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How Not To Interrupt Patients But Also Get The Information You Need In A Timely Manner

Much has been made about physicians’ tendencies to interrupt patients. Studies have shown that patients are permitted 12-18 seconds of talk time before they are redirected (or interrupted) by their doctor. This leads to patients feeling that the physician didn’t listen or didn’t care. I believe that there is a way to solve the problem without wasting time or being rude. I have used this technique with great success over the years and it works especially well in the inpatient setting, when beginning a formal “history and physical exam.” In three simple words:

Physician goes first.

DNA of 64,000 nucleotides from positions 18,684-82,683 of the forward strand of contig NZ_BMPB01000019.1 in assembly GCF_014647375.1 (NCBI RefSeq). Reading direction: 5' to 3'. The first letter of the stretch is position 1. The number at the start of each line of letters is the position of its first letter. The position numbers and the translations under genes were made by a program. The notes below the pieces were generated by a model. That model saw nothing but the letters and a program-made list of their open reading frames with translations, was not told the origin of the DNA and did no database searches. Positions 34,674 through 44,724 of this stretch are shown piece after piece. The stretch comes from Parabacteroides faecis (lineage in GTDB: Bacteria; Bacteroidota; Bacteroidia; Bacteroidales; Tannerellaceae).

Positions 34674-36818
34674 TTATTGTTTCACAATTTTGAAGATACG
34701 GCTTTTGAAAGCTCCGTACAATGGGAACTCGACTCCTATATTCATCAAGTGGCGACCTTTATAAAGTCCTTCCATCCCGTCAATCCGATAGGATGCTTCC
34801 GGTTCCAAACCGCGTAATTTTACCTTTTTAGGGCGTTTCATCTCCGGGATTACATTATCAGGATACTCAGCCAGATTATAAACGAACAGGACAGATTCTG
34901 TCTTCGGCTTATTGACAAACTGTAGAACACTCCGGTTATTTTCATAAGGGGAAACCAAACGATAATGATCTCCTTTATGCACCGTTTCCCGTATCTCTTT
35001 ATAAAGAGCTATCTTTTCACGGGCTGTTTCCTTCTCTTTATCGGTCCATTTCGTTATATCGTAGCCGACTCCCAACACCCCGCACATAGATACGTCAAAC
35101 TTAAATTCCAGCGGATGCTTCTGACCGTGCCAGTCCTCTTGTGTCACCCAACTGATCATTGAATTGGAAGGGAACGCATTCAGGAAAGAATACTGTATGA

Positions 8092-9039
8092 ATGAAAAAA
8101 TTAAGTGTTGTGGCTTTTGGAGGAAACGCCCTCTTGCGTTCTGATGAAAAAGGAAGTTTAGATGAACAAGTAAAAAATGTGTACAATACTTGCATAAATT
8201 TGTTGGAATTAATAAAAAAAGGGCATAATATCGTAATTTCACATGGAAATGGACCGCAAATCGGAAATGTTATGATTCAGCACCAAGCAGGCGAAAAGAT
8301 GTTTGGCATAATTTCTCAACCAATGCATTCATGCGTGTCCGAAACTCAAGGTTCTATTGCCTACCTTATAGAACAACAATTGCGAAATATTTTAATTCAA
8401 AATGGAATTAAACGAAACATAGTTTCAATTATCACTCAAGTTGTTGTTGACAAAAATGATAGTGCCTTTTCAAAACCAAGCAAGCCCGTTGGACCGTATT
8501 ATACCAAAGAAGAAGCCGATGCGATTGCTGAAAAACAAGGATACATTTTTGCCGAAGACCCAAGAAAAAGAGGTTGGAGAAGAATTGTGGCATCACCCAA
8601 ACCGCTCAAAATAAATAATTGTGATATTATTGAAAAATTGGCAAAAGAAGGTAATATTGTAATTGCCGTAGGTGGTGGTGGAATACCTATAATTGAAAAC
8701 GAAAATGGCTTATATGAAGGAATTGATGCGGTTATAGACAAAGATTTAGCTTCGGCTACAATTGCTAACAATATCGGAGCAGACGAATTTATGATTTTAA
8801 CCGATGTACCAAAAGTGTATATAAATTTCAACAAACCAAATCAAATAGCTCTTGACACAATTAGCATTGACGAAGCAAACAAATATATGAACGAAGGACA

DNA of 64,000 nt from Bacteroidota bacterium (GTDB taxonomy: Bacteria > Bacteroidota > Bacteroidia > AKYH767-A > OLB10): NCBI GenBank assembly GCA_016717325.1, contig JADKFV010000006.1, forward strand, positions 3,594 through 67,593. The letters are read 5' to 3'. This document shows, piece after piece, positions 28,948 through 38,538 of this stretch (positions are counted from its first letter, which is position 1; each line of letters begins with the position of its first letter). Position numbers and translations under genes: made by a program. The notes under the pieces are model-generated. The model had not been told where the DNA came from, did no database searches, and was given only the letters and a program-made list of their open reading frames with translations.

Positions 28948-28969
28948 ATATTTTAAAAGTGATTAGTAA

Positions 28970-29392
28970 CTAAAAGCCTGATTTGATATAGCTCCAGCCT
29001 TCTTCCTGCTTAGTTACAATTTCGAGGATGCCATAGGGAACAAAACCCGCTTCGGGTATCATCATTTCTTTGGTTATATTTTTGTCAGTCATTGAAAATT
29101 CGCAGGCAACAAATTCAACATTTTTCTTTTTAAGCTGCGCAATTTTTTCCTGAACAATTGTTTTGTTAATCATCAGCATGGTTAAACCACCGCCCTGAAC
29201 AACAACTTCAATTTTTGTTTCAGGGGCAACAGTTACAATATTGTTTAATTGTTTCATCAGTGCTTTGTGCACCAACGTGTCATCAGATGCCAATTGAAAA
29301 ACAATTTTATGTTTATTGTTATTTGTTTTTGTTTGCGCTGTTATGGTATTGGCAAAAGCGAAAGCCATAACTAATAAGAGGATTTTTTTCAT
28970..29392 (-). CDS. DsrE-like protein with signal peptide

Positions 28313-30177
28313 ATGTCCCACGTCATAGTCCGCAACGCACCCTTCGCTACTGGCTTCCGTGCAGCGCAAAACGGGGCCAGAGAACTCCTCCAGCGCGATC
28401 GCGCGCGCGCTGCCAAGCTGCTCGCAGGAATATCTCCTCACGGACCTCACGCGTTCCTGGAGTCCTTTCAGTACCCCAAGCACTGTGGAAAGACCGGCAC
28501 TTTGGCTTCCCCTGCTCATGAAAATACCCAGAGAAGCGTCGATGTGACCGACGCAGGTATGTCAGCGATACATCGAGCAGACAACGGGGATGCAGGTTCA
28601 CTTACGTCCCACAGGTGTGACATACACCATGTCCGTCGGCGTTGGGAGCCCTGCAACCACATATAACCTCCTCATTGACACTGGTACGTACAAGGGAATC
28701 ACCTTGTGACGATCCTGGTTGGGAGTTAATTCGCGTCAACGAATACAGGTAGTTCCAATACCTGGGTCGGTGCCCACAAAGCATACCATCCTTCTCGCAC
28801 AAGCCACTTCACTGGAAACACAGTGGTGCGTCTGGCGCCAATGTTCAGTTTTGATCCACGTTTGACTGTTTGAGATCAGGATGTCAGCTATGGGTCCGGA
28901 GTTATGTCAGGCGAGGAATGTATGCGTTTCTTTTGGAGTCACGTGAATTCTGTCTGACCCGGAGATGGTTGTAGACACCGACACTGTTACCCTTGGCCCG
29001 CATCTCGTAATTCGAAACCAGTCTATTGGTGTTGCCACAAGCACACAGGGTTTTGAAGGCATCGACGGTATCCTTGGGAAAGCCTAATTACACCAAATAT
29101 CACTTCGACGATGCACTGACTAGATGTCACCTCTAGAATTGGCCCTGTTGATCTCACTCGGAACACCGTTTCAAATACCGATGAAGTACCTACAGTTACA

Before I enter the patient’s room, I perform a careful review of their medical records and imagine what it must have been like for them to experience the events leading up to our meeting. I reconstruct the emotional time line in my head and figure out which pieces of information I need to complete my assessment and plan. Then when I meet the patient (often for the first time) I begin by greeting them warmly and then telling them what I have gleaned from their medical records, and how I think they may have felt during the process leading up to their hospitalization. This establishes that I have taken the time to get to know their background, that I genuinely care about how they’ve been dealing with things emotionally, and that I am determined to correct the record if there are any gaps or errors. I then rely on the patient to fill in the details or clarify results that are unclear.